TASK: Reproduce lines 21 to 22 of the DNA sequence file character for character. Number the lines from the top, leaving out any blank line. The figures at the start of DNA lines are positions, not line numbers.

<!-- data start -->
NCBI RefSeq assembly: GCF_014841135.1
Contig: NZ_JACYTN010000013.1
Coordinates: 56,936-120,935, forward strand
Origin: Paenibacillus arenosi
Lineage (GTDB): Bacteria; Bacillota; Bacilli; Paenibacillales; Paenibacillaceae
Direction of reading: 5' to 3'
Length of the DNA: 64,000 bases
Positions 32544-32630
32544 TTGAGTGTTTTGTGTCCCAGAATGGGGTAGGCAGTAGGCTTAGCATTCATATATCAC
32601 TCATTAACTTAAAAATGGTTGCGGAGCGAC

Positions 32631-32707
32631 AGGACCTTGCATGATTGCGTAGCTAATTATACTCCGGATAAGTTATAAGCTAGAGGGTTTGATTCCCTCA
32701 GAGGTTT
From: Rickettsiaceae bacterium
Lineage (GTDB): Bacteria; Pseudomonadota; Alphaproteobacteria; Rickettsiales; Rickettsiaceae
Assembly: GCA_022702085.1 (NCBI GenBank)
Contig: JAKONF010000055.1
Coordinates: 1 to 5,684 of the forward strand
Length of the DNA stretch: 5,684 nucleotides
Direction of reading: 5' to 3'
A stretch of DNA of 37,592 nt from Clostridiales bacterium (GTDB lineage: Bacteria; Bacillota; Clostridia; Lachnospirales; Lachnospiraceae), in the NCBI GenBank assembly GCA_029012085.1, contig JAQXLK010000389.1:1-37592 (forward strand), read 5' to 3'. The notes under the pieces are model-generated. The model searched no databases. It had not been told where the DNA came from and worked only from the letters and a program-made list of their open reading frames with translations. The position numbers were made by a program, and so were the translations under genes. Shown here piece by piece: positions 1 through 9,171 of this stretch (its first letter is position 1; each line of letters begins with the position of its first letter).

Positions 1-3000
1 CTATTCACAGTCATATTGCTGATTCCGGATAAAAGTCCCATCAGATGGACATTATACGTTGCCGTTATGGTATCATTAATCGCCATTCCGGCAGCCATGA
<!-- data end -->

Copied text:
A stretch of DNA of 37,592 nt from Clostridiales bacterium (GTDB lineage: Bacteria; Bacillota; Clostridia; Lachnospirales; Lachnospiraceae), in the NCBI GenBank assembly GCA_029012085.1, contig JAQXLK010000389.1:1-37592 (forward strand), read 5' to 3'. The notes under the pieces are model-generated. The model searched no databases. It had not been told where the DNA came from and worked only from the letters and a program-made list of their open reading frames with translations. The position numbers were made by a program, and so were the translations under genes. Shown here piece by piece: positions 1 through 9,171 of this stretch (its first letter is position 1; each line of letters begins with the position of its first letter).

Positions 1-3000